• FISCAL FITNESS: Getting Out of Debt

    1. 1. FISCAL FITNESS: Getting Out of Debt
    2. 2. OBJECTIVES <ul><li>Discuss the advantages of reducing debt. </li></ul><ul><li>Learn strategies for reducing debt. </li></ul><ul><li>Discover Power Payments </li></ul>
    3. 3. CREDIT IS A USEFUL TOOL <ul><li>Safe </li></ul><ul><li>Convenient </li></ul><ul><li>Widely accepted </li></ul><ul><li>Easy to use </li></ul>
    4. 4. Used wisely, credit helps you reach important goals
    5. 5. Credit can be a ball and chain
    6. 6. TWO MAIN TYPES OF CREDIT <ul><li>Installment </li></ul><ul><li>Fixed payment </li></ul><ul><li>Fixed time period </li></ul><ul><li>Usually secured by collateral </li></ul><ul><li>Revolving </li></ul><ul><li>Payment varies </li></ul><ul><li>Open-ended time period </li></ul><ul><li>Usually not secured </li></ul>
    7. 7. SECURED vs. UNSECURED <ul><li>Debt is secured with collateral, i.e., a cosigner or property </li></ul><ul><li>If you fail to make payments, the creditor seizes the collateral </li></ul><ul><li>For this reason, secured debts are higher in priority </li></ul><ul><li>Credit card, medical debt and other debts without collateral or a cosigner are unsecured </li></ul><ul><li>Creditors have nothing to seize, and are typically more aggressive about collections </li></ul>
    8. 8. CREDIT CARDS <ul><li>Revolving credit </li></ul><ul><li>Interest rates vary for similar cards </li></ul><ul><li>May charge annual and other fees </li></ul><ul><li>Require monthly minimum payment </li></ul><ul><li>Unsecured (unless deposit required) </li></ul>
    9. 9. THE AVERAGE HOUSEHOLD <ul><li>Has 5.6 credit cards </li></ul><ul><li>Owes $2,580.79 in credit card debt </li></ul><ul><li>Pays as much as $1000 per year in finance charges </li></ul>
    10. 10. AVERAGE BALANCE & NUMBER OF CREDIT CARDS (1995) $2,580.79 5.6 TOTAL $50.00 1.5 Other $244.56 1.1 Diner’s, etc. $195.95 2.0 Gas Cards $821.03 3.2 Store Cards $2,537.29 2.4 Bank Cards BALANCE NUMBER CARD TYPE
    11. 11. What you should know about... MINIMUM PAYMENTS <ul><li>Typically just 2% of outstanding balance </li></ul><ul><li>Most of the payment is interest </li></ul><ul><li>Extends the length of time for payback </li></ul><ul><li>Increases finance charges </li></ul>
    12. 12. An example: <ul><li> You owe $1,000 on a credit card </li></ul><ul><li> The minimum payment is $20 </li></ul><ul><li> The APR is 18% </li></ul>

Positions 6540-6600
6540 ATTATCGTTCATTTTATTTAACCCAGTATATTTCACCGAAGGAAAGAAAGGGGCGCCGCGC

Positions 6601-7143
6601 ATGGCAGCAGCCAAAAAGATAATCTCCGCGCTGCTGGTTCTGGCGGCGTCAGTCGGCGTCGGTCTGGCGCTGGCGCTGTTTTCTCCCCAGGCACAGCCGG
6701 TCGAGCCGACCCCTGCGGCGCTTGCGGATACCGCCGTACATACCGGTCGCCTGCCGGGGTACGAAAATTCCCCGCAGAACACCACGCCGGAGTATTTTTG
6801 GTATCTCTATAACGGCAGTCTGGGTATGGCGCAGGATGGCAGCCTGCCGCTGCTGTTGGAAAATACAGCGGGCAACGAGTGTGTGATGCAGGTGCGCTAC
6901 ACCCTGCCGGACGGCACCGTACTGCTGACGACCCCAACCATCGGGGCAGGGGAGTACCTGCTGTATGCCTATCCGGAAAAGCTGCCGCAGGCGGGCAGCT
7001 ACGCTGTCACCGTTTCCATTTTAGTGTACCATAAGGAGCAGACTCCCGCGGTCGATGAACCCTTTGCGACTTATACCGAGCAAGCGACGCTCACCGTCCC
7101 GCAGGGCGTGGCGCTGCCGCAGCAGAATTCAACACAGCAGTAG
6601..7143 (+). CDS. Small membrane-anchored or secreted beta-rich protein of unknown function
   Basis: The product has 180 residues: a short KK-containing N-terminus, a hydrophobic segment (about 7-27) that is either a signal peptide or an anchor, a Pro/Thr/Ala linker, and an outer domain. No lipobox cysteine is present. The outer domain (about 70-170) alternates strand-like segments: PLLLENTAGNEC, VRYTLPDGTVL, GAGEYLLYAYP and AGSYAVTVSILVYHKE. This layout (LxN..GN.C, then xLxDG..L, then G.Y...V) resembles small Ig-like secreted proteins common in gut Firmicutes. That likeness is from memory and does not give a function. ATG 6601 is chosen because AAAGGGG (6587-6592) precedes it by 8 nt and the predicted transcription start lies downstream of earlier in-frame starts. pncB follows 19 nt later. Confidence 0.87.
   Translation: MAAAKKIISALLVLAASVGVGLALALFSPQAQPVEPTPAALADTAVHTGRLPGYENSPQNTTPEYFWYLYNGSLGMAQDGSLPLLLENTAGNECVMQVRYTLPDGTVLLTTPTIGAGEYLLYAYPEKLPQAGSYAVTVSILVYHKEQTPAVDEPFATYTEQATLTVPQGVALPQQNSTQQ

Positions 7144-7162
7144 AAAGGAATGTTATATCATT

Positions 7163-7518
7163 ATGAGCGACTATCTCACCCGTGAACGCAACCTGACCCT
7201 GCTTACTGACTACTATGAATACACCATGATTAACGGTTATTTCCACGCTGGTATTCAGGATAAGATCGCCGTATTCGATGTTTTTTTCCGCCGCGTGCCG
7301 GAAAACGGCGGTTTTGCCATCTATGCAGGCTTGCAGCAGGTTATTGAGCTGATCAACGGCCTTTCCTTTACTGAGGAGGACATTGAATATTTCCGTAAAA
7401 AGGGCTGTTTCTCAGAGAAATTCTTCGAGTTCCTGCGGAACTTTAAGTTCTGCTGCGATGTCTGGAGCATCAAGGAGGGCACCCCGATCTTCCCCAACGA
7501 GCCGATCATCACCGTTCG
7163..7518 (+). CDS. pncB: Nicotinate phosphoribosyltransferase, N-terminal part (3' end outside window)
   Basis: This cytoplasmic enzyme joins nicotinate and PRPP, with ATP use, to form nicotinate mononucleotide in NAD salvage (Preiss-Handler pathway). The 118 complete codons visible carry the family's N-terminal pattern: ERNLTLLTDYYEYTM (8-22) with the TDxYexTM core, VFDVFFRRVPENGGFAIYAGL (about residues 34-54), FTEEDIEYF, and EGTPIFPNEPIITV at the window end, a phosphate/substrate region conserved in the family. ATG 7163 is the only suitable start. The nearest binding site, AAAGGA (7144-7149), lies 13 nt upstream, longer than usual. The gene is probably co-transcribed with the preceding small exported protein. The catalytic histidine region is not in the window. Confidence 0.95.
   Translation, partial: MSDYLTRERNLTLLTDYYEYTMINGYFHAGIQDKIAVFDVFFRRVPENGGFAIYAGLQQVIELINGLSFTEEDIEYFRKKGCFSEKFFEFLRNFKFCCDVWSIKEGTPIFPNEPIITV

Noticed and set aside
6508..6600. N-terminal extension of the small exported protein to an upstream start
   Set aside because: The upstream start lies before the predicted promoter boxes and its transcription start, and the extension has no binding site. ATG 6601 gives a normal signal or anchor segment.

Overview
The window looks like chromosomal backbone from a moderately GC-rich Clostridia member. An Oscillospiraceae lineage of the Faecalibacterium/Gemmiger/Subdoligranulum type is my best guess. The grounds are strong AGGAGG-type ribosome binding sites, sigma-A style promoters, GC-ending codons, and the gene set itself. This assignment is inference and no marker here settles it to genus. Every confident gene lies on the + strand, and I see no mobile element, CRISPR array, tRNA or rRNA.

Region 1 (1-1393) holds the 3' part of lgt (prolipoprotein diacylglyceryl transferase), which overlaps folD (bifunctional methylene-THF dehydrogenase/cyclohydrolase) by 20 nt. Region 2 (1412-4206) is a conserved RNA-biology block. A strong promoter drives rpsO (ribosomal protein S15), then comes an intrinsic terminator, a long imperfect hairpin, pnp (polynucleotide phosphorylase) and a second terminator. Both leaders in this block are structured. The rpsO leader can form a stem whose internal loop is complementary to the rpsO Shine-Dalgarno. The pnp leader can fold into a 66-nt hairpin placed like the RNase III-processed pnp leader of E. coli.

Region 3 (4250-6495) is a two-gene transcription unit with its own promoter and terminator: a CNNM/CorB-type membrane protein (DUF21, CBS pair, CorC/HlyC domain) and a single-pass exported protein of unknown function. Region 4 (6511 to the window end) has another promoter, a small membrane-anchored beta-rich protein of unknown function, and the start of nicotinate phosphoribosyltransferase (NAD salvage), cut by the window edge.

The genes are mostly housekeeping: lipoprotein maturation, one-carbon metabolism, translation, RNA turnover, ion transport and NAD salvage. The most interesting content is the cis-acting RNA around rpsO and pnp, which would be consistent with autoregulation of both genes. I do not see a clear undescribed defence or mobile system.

13. 13. <ul><li>Pay only the required 2% minimum: it will take 19 years and 4 months, and cost you more than $1,931 in interest. </li></ul><ul><li>Pay $20 per month: it will take 7 years and 2 months to pay off the card, and cost more than $860 in interest. </li></ul><ul><li>Pay $50 per month: it will take only 2 years to pay off the card, and cost less than $200 </li></ul><ul><li>in interest. </li></ul>
    14. 14. Getting out of debt... <ul><li>Saves money </li></ul><ul><li>Gives you more flexibility </li></ul><ul><li>Frees up money for other purposes </li></ul><ul><li>Is a good investment </li></ul>
    15. 15. Keys to getting out of debt: <ul><li>STOP using credit! </li></ul><ul><li>Assess your situation. Do you need help? </li></ul><ul><li>Consider options </li></ul><ul><li>Use Power Payments </li></ul>
    16. 16. STOP using credit! <ul><li>Leave credit cards at home </li></ul><ul><li>Close accounts and cut up cards </li></ul><ul><li>Keep a card for emergencies--and use it only when you must </li></ul>
    17. 17. ASSESS YOUR SITUATION <ul><li>List all your debts (balance, minimum payment and APR) </li></ul><ul><li>Can you afford your minimum payments? </li></ul><ul><li>Can you afford to make extra payments? </li></ul>If not, you may need help to repay your debt
    18. 18. OPTIONS TO CONSIDER <ul><li>Ask creditors to reduce interest rates </li></ul><ul><li>Consider transferring balances to lower-rate cards </li></ul><ul><li>Think about using home equity—but beware! </li></ul>
    19. 19. USE POWER PAYMENTS <ul><li>Make the minimum payment on all your debts BUT one. </li></ul><ul><li>Add every extra penny to that one “power” payment. </li></ul><ul><li>When that debt is paid, apply that payment to another debt until all debts are repaid. </li></ul>
    20. 20. POWER PAY STRATEGIES <ul><li>Apply extra payment to: </li></ul><ul><li>Loan with highest interest rate </li></ul><ul><li>Loan with lowest balance </li></ul><ul><li>Loan with shortest term </li></ul>
    21. 21. Complete the PowerPay® “Credit Payment Worksheet”
    22. 22. RETURN THE FORM <ul><li>How long to get out of debt </li></ul><ul><li>How much you will pay in interest </li></ul>You will receive an analysis which shows for each strategy:
    23. 23. Use this information to develop your debt reduction plan
    24. 24. QUESTIONS?